The Art of the Open Question
One of the big challenges in communication workshops we do is helping develop the art of open questioning. It is important at the outset in this discussion not confuse the skill of asking a question as a ‘technique’ with the disposition of ‘suspending agenda’ and relinquishing control. If you can’t suspend agenda and relinquish control, you will never ask open questions or have an open conversation.
When we ask in a workshop ‘what is an open question?’ we always get the right answer, ‘it’s a question that doesn’t get a yes or no answer’. Whilst this is correct this isn’t really what open questioning is about. Even though we give attendees a template to help with open questioning, many struggle because open questioning is not really about a questioning technique.
If one approaches a conversation from the typical controlling ‘safety mindset’, it won’t matter what you ask, it will be a closed conversation. Ah, yes, I have done my four conversations for this month, safety achieved. In all the walks I have been with GMs, CEOs and executives scheduled to do conversation walks, I have rarely ever witnessed one ‘suspend agenda’, ‘relinquish control’ and ‘listen’.
These so called ‘interactions’ or ‘engagements’ can never be an open conversation if they come from the typical ‘safety mindset’. The safety mindset is one indoctrinated by the WHS curriculum that teaches that the safety representation is about being the repository of all knowledge. This is why there is such a thirst in Safety for downloading checklists and techniques. This is why Safety so often seeks the ‘silver bullet’. This quest for getting it ‘right’ is often the very thing that retards an open conversation.
In our workshops on Risk Intelligence (what we call your ‘Risk iCue’) we often practice conversations in class, not so much to perfect a style but to demonstrate the challenges of ‘suspending agenda’, ‘relinquishing control’ and ‘listening’. It is only when these three forms of intelligence have been learned that open questioning techniques become useful.
So lets have a look at these three foundations of open questioning.
Suspend Your Agenda
Suspending agenda is not about not believing anything, nor is it about having no agenda. Rather, suspending agenda means one orients oneself to the other person:
- Without thinking of what to say next.
- Not second-guessing answers.
- Not thinking about regulations or finding error.
- Being oriented towards the other person and,
- Facilitating the other to ‘discover’ and articulate how they tackle risk.
It is important to not play the role of ‘brother/sister’s keeper’. Safety is not a Patriarchal activity (https://safetyrisk.net/safety-as-a-patriarchal-activity/) but a ‘helping’ activity. I am not ‘my brother’s keeper’. The crazy contradiction about the ‘safety is a choice you make’ mantra in Safety is that orthodox safety doesn’t really believe this. If it did, it would leave that choice to the worker, not dominate the worker and tell them what choice to make! If a worker makes a choice (in rushing, overconfidence or risk arrogance) and they hurt themselves, I am not responsible for that choice. If there reverse was the case then safety people would have to be present on all sites and in all places (omnipresence) to ensure a safe workplace.
Suspending Agenda means leaving patriarchy behind when you start a conversation. Even if you first question is ‘g’day, how are you goin?’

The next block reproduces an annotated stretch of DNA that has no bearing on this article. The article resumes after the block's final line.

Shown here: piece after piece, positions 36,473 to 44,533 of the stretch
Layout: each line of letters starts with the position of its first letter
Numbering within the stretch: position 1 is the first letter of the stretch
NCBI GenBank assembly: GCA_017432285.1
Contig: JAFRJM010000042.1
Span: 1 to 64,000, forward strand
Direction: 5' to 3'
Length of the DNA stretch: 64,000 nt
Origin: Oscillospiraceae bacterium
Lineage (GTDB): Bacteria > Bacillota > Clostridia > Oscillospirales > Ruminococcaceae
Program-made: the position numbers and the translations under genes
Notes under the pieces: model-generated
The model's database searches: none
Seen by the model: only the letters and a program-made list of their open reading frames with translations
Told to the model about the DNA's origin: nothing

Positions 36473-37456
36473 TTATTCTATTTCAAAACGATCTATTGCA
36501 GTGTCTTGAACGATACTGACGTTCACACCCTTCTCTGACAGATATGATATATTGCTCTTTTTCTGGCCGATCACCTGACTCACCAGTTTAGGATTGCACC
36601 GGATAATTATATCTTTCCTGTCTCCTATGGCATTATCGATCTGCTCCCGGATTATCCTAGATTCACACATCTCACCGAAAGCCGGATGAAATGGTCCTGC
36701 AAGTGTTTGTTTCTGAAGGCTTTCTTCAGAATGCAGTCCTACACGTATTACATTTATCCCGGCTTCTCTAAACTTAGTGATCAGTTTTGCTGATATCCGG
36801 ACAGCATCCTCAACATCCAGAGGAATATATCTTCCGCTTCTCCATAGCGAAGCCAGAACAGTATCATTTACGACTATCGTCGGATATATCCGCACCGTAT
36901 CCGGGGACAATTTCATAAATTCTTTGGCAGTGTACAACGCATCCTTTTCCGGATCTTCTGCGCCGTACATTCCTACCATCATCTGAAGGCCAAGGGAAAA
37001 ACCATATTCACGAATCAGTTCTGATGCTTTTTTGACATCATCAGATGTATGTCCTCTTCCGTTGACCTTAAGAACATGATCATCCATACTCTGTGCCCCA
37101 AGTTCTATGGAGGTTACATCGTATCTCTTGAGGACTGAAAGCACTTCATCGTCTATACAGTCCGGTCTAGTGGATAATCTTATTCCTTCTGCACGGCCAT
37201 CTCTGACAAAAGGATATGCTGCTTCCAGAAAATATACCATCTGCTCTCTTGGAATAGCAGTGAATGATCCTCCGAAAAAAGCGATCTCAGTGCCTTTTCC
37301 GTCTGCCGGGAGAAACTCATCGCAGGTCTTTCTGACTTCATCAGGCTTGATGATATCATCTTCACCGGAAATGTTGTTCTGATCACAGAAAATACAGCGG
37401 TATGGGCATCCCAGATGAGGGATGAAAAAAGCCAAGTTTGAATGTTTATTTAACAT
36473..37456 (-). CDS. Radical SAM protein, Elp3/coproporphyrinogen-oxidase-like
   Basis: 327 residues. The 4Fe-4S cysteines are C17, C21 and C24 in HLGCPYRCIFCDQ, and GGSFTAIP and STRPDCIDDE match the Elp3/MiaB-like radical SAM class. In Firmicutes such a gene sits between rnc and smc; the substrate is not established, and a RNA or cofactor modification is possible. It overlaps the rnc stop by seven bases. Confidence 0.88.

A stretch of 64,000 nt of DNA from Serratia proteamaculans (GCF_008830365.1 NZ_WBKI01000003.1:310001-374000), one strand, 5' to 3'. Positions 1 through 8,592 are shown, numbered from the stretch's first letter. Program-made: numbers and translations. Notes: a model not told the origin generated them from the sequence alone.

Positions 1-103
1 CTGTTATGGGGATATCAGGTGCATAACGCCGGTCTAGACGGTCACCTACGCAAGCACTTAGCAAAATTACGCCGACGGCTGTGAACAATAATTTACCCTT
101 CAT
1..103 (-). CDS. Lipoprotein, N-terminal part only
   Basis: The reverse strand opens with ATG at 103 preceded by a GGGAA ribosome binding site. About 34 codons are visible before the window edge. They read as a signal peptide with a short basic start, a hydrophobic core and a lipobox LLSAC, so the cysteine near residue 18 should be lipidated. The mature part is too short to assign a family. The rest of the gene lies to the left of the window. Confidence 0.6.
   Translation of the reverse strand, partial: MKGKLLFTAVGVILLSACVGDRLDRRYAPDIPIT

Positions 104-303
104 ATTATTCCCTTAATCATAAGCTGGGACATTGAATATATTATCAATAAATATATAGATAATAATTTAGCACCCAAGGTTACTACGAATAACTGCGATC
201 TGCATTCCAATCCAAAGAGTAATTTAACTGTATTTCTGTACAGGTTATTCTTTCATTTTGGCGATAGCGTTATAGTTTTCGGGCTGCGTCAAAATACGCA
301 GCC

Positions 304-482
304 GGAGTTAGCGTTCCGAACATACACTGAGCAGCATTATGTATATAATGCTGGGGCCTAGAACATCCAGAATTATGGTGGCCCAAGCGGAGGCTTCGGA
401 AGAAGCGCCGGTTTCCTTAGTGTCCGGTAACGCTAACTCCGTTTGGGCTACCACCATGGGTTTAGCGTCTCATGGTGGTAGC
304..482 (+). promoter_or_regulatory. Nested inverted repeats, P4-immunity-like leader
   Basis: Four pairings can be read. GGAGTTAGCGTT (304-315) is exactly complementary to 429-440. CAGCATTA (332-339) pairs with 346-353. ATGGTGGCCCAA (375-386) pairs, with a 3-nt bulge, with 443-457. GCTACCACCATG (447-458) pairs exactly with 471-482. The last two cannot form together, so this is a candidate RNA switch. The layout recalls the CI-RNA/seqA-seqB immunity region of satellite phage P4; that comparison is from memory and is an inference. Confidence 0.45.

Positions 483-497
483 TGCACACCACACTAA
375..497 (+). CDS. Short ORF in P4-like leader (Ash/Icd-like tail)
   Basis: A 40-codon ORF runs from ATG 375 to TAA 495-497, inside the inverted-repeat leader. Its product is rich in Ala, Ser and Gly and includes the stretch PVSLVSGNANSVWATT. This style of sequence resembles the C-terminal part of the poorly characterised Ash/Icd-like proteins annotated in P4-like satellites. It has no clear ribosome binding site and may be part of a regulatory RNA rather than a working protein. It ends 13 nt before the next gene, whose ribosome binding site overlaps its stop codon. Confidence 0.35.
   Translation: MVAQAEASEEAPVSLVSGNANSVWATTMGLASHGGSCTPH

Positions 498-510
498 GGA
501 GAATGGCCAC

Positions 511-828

One of the grand delusions of Safety is the fixation on two words ‘hazards’ and ‘controls’. The focus is on objects and power. Power in the object??? And the power to control, through decision making.
Relinquishing control is about facilitating ownership for Risk Intelligence in another person. If I take any control in a conversation then there will be no discovery or ownership. I then jump in my car, drive away and the worker learns and owns nothing. Nothing changes.
Monological safety is the safety of telling, not the safety of respecting, trusting, helping and listening.
Whenever I do a discourse/language/culture audit with executives in safety, the word ‘listening’ rarely surfaces. Similarly, the word ‘helping’ is also absent. In testing availability bias in a group, what is most available is: PPE, hazards, controls, legislation, regulation, policing etc. The focus is always on the executive not on the worker. It is most often assumed that the worker is dumb so, they need a dose of dumb down safety. Tell them what to do and leave.
In order to listen one has to ask a question that facilitates a narrative in the other. Simple questions like: ‘can you step me through what you are doing?’ or ‘can you tell me about your work activity?’ are a good start but must be followed up by ‘no judgment’ and ‘no correction’. If you are annoyed by something you deem to be unsafe, ‘tactically ignore’ it and keep the flow of questions and listening going. Trust that they will ‘discover’ the risk, don’t jump in with any of the following:
- Manipulative questions
- Leading questions
- Interrogative questions
- Punishing questions
None of these questions help to establish relationships, build trust and foster ownership of risk. Yet, in my walkarounds with safety people they are the most commonly used questioning style.
There are countless books and websites that give examples about effective questioning skills. Questioning technique can only be wise and mature after we get a wise and mature disposition towards another in place. This is the foundation for ‘meeting’.
Holding a meeting or meeting someone is not ‘meeting’ unless one can ‘suspend agenda’, ‘relinquish control’ and ‘listen’.